Senioritis is common among most seniors these days. The feeling of knowing that what you do now has little affect on your chances of making it into college is putting seniors into a weak mindset.

For many seniors including myself, the drive to get things done is beginning to fade. What once powered these students to put all of their effort into their studies has been diminished and is replaced with a sense of entitlement to not put in the work needed to maintain good grades.

“I would say I am affected by senioritis,” said senior Sydney Ashcroft, “especially because most of my senior classes are very relaxed and low-stress, so it doesn’t affect me as much to miss a day or two. However, at the same time, I don’t think that this mindset is great for me as an upcoming college student.”

Another aspect of senioritis that comes into play is the difficulty of different classes. As a senior, most of the required credits for graduation are completed, meaning many more hours are able to be filled with easier classes.

“Senioritis doesn’t really affect me because I am taking so many AP classes,” quoted senior football player Sam Ardinger. “Although, my attendance has not been as good in other classes.”

Those who are taking more difficult classes in their senior year are taking on much more responsibility. While some colleges don’t look at your senior year when determining your admission status, it is never a bad idea to place yourself in an AP class that could help save you money in college if you earn college credit for the course.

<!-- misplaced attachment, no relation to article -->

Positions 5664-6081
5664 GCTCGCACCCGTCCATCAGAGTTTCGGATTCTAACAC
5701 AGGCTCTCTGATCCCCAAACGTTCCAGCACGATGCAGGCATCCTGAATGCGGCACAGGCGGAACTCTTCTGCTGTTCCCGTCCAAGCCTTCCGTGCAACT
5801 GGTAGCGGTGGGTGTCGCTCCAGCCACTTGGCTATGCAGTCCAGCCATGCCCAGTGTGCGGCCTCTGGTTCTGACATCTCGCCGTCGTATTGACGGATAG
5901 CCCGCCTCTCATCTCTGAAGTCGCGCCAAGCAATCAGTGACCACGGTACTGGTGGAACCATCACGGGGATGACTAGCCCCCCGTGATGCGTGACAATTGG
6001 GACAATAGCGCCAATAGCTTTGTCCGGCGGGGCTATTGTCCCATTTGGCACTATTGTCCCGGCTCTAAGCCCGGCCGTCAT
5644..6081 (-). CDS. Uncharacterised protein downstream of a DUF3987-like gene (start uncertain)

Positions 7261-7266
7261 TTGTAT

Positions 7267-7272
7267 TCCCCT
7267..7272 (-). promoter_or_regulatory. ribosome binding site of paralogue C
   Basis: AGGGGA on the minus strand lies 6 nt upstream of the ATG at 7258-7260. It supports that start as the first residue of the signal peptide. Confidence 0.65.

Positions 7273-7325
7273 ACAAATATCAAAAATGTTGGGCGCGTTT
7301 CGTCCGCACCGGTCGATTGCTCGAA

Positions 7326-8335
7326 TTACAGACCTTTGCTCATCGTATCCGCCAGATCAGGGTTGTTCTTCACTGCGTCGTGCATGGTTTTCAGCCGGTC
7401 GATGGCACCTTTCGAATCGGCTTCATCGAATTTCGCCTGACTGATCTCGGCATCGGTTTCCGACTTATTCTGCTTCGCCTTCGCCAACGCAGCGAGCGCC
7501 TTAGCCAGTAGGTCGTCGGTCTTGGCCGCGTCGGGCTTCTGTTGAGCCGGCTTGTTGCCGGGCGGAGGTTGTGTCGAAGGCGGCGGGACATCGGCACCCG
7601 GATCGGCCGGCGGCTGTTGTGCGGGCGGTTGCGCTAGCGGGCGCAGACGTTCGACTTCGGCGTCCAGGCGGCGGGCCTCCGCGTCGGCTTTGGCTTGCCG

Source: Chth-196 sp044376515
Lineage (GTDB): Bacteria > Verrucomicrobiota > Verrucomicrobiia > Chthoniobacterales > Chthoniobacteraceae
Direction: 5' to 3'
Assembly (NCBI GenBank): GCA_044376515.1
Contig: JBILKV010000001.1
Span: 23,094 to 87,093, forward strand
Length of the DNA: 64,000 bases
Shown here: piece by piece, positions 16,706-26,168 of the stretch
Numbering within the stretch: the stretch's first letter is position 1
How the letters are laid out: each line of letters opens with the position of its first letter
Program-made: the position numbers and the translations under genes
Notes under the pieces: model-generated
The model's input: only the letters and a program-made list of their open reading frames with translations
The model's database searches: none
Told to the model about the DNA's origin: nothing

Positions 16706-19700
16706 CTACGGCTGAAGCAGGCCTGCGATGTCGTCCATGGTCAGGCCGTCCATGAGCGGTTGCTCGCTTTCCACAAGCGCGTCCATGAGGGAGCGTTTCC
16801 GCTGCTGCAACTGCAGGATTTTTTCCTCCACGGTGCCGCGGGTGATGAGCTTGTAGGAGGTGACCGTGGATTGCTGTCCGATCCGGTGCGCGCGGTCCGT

“I am very affected by senioritis,” said senior lacrosse player Gabby Hendricks. “The first chapter of classes was fun, but now I am tired and bored and I am racking up the absences in my first hour especially.”

Taking easy classes is one thing, but completely skipping class is a totally different story. While it may be difficult to find the motivation to go to some classes, it is more beneficial to go than it is to skip, even when you know the class does not have any important meaning to your life at all.

Another side to the story would be how senioritis can affect athletes in their respective sports. While senioritis may slow down the brains of students in the classroom, knowing this is the final year of high school for some athletes can drive them beyond their perceived limits.

“Senior year has me excited for my sports,” states senior wrestler Luke Piotrowski. “This is my last chance to reach my goals.”

Many student-athletes will never see the competitive field again once they leave high school. This being their final classes is motivating many seniors to work harder than they ever have before.

“Senioritis does not affect my sports life,” said Gabby Hendricks. “I am really affected by going to school, but I still put in a ton of work into my lacrosse game.”

With many challenges standing in the way of seniors this time of year, senioritis is no doubt one of the biggest issues that seniors face in their final year of high school. For those of you who need advice to push through the “devastating disease”, you may want to take notes from Sam.

“What I do is remind myself that the classes I am taking will better me for college,” said Sam Ardinger. “The better I do, the more college credit I can receive.”